The Mission has had varied experiences in its long journey as a service-oriented organisation. It started providing medical facilities at sacred places of pilgrimage such as Varanasi, Hardwar and Vrindaban more than a hundred years ago, when there were hardly any such facilities available there. From their humble beginnings, the Mission’s branches at these places have now grown into multidisciplinary hospitals. Although, in recent decades, many other hospitals and clinics have come up in these places, quite a number of poor people still prefer Ramakrishna Mission hospitals as they can avail of medical facilities either completely free or at nominal rates there. Besides serving the poor and needy, these hospitals provide an opportunity for well-meaning doctors to offer their free services. Apart from doctors, the Mission is proud to have a strong support base of dedicated volunteers from various vocations who have taken up the vow of service. The Mission owes much of its reach and efficiency to these volunteers.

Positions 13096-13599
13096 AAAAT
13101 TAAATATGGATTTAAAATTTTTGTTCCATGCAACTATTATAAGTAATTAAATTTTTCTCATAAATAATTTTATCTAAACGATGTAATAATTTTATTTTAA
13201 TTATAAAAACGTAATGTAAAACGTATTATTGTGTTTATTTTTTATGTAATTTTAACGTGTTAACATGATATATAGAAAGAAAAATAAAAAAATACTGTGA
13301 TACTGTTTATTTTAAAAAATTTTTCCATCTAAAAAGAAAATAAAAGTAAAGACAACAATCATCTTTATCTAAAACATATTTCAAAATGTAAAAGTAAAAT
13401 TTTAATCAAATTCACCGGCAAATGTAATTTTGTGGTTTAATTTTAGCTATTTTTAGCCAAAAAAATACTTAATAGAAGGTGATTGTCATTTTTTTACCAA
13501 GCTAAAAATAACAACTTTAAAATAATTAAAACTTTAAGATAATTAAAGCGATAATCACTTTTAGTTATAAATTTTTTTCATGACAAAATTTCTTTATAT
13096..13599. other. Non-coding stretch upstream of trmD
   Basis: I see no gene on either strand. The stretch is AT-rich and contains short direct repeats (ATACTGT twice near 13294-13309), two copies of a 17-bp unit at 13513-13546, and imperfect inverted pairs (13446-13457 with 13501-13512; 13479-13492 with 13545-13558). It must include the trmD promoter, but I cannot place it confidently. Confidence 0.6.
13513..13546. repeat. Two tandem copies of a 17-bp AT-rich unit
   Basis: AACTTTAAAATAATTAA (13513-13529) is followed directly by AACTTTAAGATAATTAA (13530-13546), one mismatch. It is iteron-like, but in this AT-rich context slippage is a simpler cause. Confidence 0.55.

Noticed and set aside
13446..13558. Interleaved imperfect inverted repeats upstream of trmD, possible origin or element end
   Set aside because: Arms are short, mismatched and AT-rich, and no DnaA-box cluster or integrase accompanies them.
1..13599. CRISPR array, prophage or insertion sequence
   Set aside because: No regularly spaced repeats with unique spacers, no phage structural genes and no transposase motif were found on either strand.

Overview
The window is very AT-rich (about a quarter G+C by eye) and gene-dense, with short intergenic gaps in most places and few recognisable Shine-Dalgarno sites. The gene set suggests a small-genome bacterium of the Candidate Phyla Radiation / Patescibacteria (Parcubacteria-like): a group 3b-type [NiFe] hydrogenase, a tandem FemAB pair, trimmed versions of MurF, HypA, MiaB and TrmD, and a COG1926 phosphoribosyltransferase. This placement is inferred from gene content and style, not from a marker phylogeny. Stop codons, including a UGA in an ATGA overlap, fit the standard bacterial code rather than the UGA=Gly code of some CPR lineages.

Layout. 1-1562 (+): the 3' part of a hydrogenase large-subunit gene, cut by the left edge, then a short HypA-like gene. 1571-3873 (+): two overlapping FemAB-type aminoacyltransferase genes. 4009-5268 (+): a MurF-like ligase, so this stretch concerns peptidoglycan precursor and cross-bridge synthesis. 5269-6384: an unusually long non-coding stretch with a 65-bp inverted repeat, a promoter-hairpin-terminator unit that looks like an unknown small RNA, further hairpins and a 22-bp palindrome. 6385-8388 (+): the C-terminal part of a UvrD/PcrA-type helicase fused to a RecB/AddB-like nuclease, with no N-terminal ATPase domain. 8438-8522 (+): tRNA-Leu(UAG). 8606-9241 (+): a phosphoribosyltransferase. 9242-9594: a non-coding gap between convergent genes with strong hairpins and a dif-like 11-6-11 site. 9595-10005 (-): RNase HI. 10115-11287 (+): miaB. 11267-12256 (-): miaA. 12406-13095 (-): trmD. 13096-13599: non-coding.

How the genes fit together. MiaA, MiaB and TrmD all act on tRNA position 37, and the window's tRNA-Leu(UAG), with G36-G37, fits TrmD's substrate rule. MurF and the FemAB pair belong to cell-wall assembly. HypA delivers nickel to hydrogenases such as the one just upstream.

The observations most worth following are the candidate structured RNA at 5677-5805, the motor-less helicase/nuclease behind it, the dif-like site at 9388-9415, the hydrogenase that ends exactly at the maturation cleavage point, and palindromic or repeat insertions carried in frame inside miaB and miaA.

In the educational field, the Ramakrishna Mission is a name to be reckoned with. Nearly 400,000 students, ranging from toddlers to research scholars, were on the rolls in the Mission’s educational institutions in 2015-16. Nearly a quarter of these students came from socially backward communities. The Mission’s residential schools at Deoghar, Mysuru, Narendrapur (Kolkata), Purulia and other places are recognised as premier institutions. Along with emphasis on academic excellence, special attention is paid to the development of noble character of students by imparting them values of education. Marked by cleanliness, punctuality, discipline and an elevating atmosphere, the Mission’s schools and colleges have won appreciation from different quarters.